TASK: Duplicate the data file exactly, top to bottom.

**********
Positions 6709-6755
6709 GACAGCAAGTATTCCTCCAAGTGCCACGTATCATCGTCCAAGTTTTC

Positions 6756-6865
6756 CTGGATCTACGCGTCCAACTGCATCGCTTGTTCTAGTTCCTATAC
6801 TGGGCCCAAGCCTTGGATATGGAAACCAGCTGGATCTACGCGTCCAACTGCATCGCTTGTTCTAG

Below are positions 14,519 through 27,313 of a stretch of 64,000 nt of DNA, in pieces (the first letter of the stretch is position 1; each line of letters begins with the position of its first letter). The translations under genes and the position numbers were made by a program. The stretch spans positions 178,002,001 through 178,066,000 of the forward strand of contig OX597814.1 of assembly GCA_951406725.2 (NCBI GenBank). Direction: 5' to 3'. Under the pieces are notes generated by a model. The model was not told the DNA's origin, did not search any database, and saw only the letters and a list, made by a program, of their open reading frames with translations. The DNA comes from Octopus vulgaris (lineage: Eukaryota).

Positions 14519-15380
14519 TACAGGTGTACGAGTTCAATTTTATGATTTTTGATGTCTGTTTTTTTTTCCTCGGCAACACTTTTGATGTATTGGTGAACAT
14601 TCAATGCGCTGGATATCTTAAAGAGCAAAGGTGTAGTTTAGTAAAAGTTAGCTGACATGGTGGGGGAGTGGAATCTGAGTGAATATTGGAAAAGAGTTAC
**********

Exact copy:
Positions 6709-6755
6709 GACAGCAAGTATTCCTCCAAGTGCCACGTATCATCGTCCAAGTTTTC

Positions 6756-6865
6756 CTGGATCTACGCGTCCAACTGCATCGCTTGTTCTAGTTCCTATAC
6801 TGGGCCCAAGCCTTGGATATGGAAACCAGCTGGATCTACGCGTCCAACTGCATCGCTTGTTCTAG

Below are positions 14,519 through 27,313 of a stretch of 64,000 nt of DNA, in pieces (the first letter of the stretch is position 1; each line of letters begins with the position of its first letter). The translations under genes and the position numbers were made by a program. The stretch spans positions 178,002,001 through 178,066,000 of the forward strand of contig OX597814.1 of assembly GCA_951406725.2 (NCBI GenBank). Direction: 5' to 3'. Under the pieces are notes generated by a model. The model was not told the DNA's origin, did not search any database, and saw only the letters and a list, made by a program, of their open reading frames with translations. The DNA comes from Octopus vulgaris (lineage: Eukaryota).

Positions 14519-15380
14519 TACAGGTGTACGAGTTCAATTTTATGATTTTTGATGTCTGTTTTTTTTTCCTCGGCAACACTTTTGATGTATTGGTGAACAT
14601 TCAATGCGCTGGATATCTTAAAGAGCAAAGGTGTAGTTTAGTAAAAGTTAGCTGACATGGTGGGGGAGTGGAATCTGAGTGAATATTGGAAAAGAGTTAC